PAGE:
The three justices of the Federal Court of Appeal, rather than delay a decision to a later date, ruled from the bench so that the plaintiff could take her citizenship oath and vote in the Oct. 19 federal election, the Canadian Broadcasting Corporation reported.
Canada enacted the niqab ban in 2011 and Prime Minister Stephen Harper said that covering the face while taking the oath of citizenship is “not how we do things here”.
He reiterated his argument for the ban earlier this year.
“It is offensive that someone would hide their identity at the very moment when they are committing to join the Canadian family,” Harper said, as reported by Vice News.
But while Zunera Ishaq, a devout Muslim who moved to Ontario from Pakistan in 2008 to join her husband, agreed to remove the niqab for the written part of her citizenship test, she refused to remove it in public at the official citizenship swearing in ceremony.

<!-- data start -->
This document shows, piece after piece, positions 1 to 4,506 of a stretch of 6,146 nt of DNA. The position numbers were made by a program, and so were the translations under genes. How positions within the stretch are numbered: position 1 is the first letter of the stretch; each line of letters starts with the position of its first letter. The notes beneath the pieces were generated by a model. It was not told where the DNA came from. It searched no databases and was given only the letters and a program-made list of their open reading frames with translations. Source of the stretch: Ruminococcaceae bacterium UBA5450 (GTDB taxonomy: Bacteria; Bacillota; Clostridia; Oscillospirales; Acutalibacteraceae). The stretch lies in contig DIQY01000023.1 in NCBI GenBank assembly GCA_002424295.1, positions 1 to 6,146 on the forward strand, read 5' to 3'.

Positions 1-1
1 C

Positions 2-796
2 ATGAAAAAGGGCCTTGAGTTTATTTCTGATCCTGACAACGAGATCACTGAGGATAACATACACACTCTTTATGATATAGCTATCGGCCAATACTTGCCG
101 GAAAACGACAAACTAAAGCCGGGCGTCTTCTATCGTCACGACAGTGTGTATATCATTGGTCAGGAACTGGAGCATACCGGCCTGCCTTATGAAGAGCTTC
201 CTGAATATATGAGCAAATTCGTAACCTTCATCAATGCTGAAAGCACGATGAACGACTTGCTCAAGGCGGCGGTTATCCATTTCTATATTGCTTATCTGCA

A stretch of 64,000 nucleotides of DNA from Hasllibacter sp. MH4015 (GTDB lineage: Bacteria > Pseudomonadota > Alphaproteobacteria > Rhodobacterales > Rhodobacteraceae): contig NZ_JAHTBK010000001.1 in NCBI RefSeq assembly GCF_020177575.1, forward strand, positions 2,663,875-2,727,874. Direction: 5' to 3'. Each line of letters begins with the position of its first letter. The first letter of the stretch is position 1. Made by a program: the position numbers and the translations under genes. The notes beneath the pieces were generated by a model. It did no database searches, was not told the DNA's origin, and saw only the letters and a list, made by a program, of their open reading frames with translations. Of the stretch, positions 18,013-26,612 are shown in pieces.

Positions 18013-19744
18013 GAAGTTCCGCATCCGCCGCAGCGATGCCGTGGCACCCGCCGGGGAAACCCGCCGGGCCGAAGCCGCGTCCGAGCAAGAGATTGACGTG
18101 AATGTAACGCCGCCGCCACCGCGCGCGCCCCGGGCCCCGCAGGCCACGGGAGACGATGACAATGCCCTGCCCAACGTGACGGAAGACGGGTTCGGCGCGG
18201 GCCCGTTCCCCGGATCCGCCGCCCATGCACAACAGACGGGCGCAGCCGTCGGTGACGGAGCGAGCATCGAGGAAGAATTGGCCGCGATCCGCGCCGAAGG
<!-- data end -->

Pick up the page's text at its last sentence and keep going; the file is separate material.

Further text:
She argued it violated her religious beliefs.
A lawsuit was filed and the law was struck down, but the government appealed.
Judge Keith Boswell said the government ban goes against the Citizenship Act that guarantees religious freedom.
He said it is contrary to the act “if the policy requires candidates to violate or renounce a basic tenant of their religion.”
During the half-day hearing, the government reversed its course and said it never meant to make it mandatory for women to remove the face covering at citizenship ceremonies, which left the court and Ishaq’s lawyers “scratching their heads,” CTV News reported.
Outside court, Ishaq said she did not understand why the appeal moved forward if the government did not make the ban on the niqab mandatory.
“If it’s not mandatory, I would simply say, why they are fighting for it?” CTV reported. “Just let me go.”
Maryls Edwardh, one of Ishaq’s lawyers, said her client would soon attend a citizenship ceremony.